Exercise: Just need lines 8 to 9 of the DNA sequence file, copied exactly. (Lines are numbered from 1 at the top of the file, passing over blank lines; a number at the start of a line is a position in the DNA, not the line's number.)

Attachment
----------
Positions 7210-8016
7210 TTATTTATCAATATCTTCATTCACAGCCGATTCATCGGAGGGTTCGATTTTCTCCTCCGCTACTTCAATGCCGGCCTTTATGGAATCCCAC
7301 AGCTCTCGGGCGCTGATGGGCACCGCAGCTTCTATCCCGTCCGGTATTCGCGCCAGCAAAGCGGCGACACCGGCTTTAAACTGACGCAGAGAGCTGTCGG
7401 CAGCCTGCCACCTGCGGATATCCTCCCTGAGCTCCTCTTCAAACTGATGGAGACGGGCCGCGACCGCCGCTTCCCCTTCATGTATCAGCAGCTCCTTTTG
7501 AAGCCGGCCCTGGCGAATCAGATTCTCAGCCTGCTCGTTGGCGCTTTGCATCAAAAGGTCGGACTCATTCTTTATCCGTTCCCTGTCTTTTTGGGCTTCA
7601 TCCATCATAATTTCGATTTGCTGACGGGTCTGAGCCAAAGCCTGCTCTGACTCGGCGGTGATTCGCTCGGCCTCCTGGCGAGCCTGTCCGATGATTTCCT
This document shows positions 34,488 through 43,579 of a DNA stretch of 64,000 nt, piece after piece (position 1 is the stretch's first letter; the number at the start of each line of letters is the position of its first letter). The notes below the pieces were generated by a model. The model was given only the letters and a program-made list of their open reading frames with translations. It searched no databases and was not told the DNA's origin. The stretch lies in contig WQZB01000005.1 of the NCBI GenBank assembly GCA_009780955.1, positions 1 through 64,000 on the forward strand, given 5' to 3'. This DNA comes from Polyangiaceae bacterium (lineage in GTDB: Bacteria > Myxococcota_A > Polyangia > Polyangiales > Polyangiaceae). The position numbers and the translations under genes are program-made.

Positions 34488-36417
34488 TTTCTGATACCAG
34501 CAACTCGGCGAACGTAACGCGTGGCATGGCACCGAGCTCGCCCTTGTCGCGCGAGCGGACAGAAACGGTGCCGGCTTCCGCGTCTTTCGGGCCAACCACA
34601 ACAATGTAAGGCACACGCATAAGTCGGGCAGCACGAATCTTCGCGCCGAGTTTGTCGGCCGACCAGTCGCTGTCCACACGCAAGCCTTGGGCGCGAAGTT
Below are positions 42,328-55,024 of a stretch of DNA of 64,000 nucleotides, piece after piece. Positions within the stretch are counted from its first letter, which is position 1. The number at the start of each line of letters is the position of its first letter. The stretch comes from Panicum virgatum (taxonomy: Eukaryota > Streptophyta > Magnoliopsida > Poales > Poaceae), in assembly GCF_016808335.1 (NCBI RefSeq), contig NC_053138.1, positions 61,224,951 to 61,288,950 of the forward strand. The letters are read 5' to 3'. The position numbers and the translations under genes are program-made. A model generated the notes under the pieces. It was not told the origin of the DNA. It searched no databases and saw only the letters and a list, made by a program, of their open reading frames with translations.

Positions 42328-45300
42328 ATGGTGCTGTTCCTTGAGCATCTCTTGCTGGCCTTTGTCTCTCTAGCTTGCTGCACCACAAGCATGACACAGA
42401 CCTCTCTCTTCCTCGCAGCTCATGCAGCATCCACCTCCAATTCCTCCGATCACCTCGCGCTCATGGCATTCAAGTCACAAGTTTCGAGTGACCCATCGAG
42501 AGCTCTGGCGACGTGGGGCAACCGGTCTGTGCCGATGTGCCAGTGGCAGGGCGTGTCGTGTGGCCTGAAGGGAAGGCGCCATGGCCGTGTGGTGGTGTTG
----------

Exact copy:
Positions 34488-36417
34488 TTTCTGATACCAG